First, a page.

Roxanne Tellier – I Hear You Knockin’ …

Roxanne DBAWISSo I’m trying to get some writing done the other day, and I’m in the Zone. The words are flowing, I’m typing frantically, and it’s all going so well, when suddenly … the phone rings.

Now, you may say, “Why did you answer?” You may say, “Were you expecting an important call?” But in actuality, when I’m concentrating very hard, I will often do silly things, whether it be answering a ringing phone, or opening the door to a salesman. I’ll forget that I’ve got some eggs on the stove, that have now gone from hard boiled to carbonized, or that I put the laundry in some three hours ago, and the sink has overflowed. It’s the nature of creativity, being in the moment, going with the flow.

distractingDoesn’t go over well with those who have to put up with your inattention to details, I’ll tell you. Oh, at first, people think it’s cute that you’re so focused, but by about the fifth time your roommate/significant other comes home to a smoke filled house and another pot fit only for the trash, it stops being quite so endearing.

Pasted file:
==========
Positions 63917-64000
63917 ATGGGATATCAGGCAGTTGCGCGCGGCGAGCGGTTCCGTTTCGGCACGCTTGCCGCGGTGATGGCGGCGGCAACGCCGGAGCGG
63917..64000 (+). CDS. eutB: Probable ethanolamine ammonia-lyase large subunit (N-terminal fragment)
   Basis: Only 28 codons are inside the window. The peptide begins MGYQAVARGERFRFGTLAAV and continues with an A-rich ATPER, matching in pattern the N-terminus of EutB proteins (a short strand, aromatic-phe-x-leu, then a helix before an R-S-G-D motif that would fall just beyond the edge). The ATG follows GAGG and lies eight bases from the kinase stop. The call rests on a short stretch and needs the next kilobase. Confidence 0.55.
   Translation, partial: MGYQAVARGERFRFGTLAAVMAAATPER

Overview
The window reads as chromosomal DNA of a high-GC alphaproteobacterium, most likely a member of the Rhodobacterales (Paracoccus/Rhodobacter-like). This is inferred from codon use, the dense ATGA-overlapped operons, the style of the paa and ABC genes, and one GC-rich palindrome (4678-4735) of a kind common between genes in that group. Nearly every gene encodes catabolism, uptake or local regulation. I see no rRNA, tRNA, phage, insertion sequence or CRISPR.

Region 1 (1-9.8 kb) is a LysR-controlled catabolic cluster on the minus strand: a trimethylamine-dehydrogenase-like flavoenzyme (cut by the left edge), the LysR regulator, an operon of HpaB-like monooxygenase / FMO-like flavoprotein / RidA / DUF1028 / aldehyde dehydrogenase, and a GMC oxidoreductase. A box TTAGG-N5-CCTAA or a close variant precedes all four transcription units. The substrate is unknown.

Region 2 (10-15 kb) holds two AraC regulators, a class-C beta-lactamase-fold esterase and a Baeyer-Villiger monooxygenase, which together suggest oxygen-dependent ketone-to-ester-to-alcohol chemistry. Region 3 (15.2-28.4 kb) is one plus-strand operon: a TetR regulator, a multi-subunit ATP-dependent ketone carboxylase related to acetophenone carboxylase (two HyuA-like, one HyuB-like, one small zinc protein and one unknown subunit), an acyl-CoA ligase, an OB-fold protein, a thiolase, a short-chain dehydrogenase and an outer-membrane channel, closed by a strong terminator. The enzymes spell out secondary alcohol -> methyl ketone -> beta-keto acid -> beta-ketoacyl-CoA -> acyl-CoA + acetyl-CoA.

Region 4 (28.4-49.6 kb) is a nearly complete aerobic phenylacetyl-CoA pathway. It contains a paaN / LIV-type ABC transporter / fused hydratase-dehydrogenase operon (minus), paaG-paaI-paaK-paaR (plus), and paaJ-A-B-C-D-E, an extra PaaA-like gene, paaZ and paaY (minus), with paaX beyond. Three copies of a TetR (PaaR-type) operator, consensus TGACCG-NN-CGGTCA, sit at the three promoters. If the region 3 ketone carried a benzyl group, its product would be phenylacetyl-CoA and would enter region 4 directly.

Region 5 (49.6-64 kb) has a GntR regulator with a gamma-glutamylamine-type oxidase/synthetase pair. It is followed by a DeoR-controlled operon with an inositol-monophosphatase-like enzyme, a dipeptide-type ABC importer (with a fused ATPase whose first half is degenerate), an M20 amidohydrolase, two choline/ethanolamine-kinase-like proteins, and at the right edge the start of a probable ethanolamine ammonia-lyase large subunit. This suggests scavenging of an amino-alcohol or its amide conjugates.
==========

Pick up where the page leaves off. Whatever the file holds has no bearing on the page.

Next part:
And that phone call I answered? Apparently I’m on the call list of every duct cleaning company in Scarborough, as I NOJehovahmade the mistake of having our ducts cleaned fifteen years ago, when we first moved in. They are relentless. As are the driveway paving people who regularly knock loudly on my door. And those people that troll for suckers to sign up for a new water heater, and yes, we have our share of religious proselytizers.  It’s a constant stream of interruptions.

Working from home is both wonderful and awful, which can be judged only on a moment to moment basis. I am by definition the pet doorman, the one who’s around to take deliveries, make phone calls (since it’s not on ‘work’ time) and badly hold down the household fort. On the other hand, the lack of commuting is both time and money saving, not to mention less stressful overall.  I have worked, paid or unpaid, from my home for almost twenty years, and I love it.

One thing that has certainly changed in those twenty years is the way that our time and lives can be invaded. Back then, few people had cell phones, Facebook hadn’t yet been invented, and the Internet, as we know it, was mainly the stomping grounds for those involved in tech. We could buffer our world by using answering machines, or converting a line to a dedicated fax number. The post office responded to change by becoming a slightly more efficient business tool, and courier companies ruled the commercial world. But mainly, people did a great deal of their business either face to face, or on the telephone.